It’s nearly eight o’clock in the evening and I can’t believe I am still in the office. The working day here in Angola starts at 7.30am, so it feels longer than a typical day. I finished working a while ago but have been chatting with Abraham, the livelihood program manager for Concern in Angola.
His story is so compelling and he tells it in such an open and engaging way that I’ve found myself completely hooked.
Abraham was born in a small village in western Ethiopia. He is shy about revealing his age, and could confirm only, that he is over 50! Growing up, he led a simple village life and encouraged by his parents, who were both illiterate, attended the local missionary school.
Being a natural student he worked hard, and in time went on to win a coveted government scholarship to attend university – the first in his village to do so.
His interest in development and in helping people – as he put it: “improve their circumstances” is something that has always been in him. Abraham joined Concern five years ago and has been living and working in Angola ever since.
They discuss about the effect of civil war and the signs of healing around the country:
We talk about when he first came to Angola and he tells me that he remembers being really struck by the scars of war that were still so visible:
“There were abandoned tanks by the side of the road and in the middle of the town there was a building that was leaning sideways – like the leaning tower of Pisa – one half of it was blown up and people were still living in the other half.”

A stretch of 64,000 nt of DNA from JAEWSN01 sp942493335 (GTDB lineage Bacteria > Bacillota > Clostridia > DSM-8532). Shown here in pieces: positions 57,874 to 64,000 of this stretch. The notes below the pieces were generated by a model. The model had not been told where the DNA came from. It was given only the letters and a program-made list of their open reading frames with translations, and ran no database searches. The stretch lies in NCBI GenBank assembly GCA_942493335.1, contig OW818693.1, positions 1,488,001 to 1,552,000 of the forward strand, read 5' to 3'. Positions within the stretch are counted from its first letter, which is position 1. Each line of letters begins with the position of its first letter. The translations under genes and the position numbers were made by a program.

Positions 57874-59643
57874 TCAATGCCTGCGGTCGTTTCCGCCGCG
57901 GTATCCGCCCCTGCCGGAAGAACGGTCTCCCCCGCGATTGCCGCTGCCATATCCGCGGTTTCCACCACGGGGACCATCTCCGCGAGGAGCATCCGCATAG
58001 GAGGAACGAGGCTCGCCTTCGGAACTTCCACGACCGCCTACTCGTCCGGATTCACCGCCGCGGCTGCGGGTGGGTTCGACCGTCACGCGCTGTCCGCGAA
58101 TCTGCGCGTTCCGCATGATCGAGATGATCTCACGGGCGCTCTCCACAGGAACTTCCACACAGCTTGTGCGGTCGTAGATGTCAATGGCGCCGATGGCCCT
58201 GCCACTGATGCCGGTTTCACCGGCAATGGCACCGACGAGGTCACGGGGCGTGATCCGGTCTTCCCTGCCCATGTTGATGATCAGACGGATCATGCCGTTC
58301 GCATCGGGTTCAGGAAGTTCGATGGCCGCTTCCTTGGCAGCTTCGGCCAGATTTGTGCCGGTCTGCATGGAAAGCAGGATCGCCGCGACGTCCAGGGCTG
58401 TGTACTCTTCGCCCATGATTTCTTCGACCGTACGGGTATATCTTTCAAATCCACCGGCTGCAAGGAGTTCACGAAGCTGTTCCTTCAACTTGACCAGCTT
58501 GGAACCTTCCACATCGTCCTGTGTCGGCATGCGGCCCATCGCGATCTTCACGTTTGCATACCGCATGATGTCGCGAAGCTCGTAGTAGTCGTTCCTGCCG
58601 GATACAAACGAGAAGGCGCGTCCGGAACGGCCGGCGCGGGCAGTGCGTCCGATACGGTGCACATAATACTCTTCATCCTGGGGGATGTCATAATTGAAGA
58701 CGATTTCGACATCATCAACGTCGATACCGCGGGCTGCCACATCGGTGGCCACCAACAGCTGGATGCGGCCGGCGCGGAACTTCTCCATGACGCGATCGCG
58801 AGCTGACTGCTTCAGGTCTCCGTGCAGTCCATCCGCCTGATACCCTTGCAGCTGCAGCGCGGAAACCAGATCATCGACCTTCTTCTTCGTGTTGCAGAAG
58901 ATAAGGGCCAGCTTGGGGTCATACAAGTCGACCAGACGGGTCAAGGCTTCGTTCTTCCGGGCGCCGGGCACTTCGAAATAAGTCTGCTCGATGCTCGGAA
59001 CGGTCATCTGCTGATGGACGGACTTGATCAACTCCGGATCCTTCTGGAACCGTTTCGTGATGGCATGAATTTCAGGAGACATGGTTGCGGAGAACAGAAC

For me, the healing in Angola that Abraham speaks of is very evident. Old buildings are being torn down, new roads have been laid and modern shops and offices have been built. But what is not easy to see are the deeper issues that take much longer to resolve.
They discuss development work and its impact on the community:
Abraham tells me about a widow in one of these communities who was given two goats, two years ago: “Now she has 6 goats and has been able to send her kids to school,” he explains.
“She is currently replacing the grass roof of her home with metal sheeting – these goats really made a big difference to her life.”
Feargal O’Connell meets Ndoole, a 35 year-old woman from the Democratic Republic of Congo:
Ndoole is 35. She has seven children and has been living in an informal camp for seven months since she was forced to flee conflict and her home village. She fled to a place called Bukombo where other displaced families were taking refuge. We ended up chatting with Ndoole because one of Concern’s drivers, Eddie, was helping her with her vouchers – the Cash Voucher Market is a new experience for all those participating, so some need a helping hand.
I was shocked when I heard her say she wanted to pay for school fees for four of her school-aged children: such a decision would reduce her spending power for essential food items. I asked her why she was using 26 of her 28 vouchers on school fees. Her response was profound: “I want my children to go to school so they will have a better life than I did”.
This post was originally published on Global Voices Online in March 2010.
Ndesanjo Macha is a Tanzanian blogger and New Media consultant in Southern Africa. He is the Sub Saharan Africa Editor for Global Voices Online, a global citizen media organization